Learning Design (LD) and Learning Analytics (LA) are both domains of research and action that aim to improve learning effectiveness. In Learning Design or, as some prefer, Design for Learning, practitioners are interested in understanding how the processes undertaken by teachers and trainers can be made visible, shared, exposed to scrutiny, and consequently made more effective and efficient. On the other hand, Learning Analytics are defined as “the measurement, collection, analysis and reporting of data about learners and their contexts, for purposes of understanding and optimising learning and the environments in which it occurs”. LA typically employ large datasets to provide real-time or retrospective insights about the effect and effectiveness of various elements and features of learning environments.
According to situational approaches, one of the prerequisites to obtain relevant outputs is not to isolate the analysis of educational data from the context in which it is embedded. Following this perspective, some authors state that this tandem between LD and LA offers the opportunity to better understand student behaviour and provide pedagogical recommendations when deviations from the original pedagogical intention emerge, addressing one of the challenges posed by LA, i.e.: interpreting the resulting data against the original pedagogical intent and the local context, to evaluate the success of a particular learning activity.
This approach of linking LD and LA has been already applied to support learning in different contexts (such as blended, on-line or computer-supported collaborative learning), scales (from small classrooms to MOOCs), and abstraction levels (from particular learning activities to the accomplishment of the curriculum objectives defined in a course). Reciprocally, LA can be helpful to inform teachers on the success and outcomes of their learning designs, e.g., providing evidence of the design impact on aspects such as engagement, learning paths, time consumed to complete the activities, etc. These data can support awareness and reflection about the effects of the learning designs as well as redesign processes, by facilitating the identification of design elements that need to be revised before reuse.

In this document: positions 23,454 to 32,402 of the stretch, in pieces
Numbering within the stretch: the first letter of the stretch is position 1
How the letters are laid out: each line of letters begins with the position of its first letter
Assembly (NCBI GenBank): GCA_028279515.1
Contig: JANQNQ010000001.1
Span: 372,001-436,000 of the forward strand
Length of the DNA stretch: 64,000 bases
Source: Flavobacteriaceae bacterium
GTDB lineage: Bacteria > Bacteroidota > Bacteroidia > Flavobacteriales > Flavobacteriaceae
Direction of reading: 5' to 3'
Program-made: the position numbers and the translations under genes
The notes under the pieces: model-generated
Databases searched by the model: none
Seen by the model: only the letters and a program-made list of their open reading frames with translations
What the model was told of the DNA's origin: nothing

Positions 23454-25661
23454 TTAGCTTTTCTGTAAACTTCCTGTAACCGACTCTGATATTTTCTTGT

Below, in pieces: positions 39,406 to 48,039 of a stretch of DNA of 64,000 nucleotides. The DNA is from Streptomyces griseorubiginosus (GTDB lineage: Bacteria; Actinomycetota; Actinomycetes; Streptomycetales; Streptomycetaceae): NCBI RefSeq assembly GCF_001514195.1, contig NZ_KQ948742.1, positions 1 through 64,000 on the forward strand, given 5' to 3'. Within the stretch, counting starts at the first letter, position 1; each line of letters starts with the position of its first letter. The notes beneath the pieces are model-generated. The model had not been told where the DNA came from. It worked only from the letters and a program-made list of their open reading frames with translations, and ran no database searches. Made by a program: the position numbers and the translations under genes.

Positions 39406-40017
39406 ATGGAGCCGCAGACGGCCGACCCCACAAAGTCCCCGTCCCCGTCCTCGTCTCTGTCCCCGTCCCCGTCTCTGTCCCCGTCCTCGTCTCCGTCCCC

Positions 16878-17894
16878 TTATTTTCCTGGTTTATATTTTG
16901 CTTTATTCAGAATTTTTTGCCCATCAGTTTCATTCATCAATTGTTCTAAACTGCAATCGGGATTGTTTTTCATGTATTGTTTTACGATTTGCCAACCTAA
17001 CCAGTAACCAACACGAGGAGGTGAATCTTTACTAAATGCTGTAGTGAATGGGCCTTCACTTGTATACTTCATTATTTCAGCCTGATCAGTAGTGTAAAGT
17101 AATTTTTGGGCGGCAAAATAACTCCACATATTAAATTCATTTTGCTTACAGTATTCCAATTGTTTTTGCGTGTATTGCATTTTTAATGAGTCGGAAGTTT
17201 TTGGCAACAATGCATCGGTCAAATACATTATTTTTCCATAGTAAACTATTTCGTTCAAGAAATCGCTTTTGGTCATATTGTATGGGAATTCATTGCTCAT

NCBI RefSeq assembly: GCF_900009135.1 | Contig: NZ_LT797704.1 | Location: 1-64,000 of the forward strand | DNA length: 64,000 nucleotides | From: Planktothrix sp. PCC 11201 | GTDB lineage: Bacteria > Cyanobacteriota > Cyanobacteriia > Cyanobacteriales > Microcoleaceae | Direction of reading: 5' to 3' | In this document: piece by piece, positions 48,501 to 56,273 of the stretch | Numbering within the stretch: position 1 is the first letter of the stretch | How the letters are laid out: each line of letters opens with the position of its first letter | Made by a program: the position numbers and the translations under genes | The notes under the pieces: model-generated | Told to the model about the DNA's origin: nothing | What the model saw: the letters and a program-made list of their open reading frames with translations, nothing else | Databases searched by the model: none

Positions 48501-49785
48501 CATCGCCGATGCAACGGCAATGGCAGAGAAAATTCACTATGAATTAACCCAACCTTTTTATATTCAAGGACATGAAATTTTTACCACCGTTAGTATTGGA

To sum up, LD offers LA a domain vocabulary, representing the elements of a learning system to which analytics can be applied. LA in turn, offers LD a higher degree of rigor by validating or refuting assumptions about the effects of various designs in diverse contexts. Thus, there is a synergistic relationship between both domains, which has led to a growing interest and some initial effort in bringing them together. However, making these links operational and coherent is still an open challenge.